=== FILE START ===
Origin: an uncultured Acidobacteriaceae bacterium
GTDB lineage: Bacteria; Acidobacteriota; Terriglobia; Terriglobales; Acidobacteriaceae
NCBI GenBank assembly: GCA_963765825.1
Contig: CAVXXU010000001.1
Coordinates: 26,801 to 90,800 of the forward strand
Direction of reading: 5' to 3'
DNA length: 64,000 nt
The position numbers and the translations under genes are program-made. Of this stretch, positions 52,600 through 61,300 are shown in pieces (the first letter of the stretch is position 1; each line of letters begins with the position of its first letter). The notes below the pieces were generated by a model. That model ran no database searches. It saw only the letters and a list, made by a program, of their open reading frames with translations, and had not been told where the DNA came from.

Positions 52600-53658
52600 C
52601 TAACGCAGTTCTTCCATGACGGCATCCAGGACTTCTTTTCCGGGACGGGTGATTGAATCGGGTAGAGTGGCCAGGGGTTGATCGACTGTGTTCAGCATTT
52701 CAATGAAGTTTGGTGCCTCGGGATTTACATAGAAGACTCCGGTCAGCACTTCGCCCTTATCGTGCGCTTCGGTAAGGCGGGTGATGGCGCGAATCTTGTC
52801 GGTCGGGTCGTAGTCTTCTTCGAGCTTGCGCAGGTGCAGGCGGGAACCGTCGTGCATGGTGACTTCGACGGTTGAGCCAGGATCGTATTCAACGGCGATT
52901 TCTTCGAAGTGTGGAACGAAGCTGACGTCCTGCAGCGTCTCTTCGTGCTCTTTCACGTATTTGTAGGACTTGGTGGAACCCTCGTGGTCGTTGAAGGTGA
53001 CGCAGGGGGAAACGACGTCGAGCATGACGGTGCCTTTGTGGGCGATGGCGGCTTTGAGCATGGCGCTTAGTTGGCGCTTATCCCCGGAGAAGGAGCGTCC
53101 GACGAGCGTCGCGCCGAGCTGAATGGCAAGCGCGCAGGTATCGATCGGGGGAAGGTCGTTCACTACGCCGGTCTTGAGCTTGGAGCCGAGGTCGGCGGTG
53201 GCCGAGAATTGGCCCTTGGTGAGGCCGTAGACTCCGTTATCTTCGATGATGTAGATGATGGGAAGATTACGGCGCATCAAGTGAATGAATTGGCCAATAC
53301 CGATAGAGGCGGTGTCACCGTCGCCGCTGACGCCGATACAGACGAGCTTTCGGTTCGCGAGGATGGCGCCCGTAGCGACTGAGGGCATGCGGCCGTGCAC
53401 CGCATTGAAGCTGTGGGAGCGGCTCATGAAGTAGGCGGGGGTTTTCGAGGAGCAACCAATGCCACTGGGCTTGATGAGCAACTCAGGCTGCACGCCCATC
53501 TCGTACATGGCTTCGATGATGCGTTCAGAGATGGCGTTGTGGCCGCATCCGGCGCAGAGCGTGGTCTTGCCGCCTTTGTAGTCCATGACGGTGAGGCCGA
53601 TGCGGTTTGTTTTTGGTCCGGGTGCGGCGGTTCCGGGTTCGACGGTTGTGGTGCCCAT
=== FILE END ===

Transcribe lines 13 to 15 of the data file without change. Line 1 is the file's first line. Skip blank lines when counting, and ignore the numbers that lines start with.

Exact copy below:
52801 GGTCGGGTCGTAGTCTTCTTCGAGCTTGCGCAGGTGCAGGCGGGAACCGTCGTGCATGGTGACTTCGACGGTTGAGCCAGGATCGTATTCAACGGCGATT
52901 TCTTCGAAGTGTGGAACGAAGCTGACGTCCTGCAGCGTCTCTTCGTGCTCTTTCACGTATTTGTAGGACTTGGTGGAACCCTCGTGGTCGTTGAAGGTGA
53001 CGCAGGGGGAAACGACGTCGAGCATGACGGTGCCTTTGTGGGCGATGGCGGCTTTGAGCATGGCGCTTAGTTGGCGCTTATCCCCGGAGAAGGAGCGTCC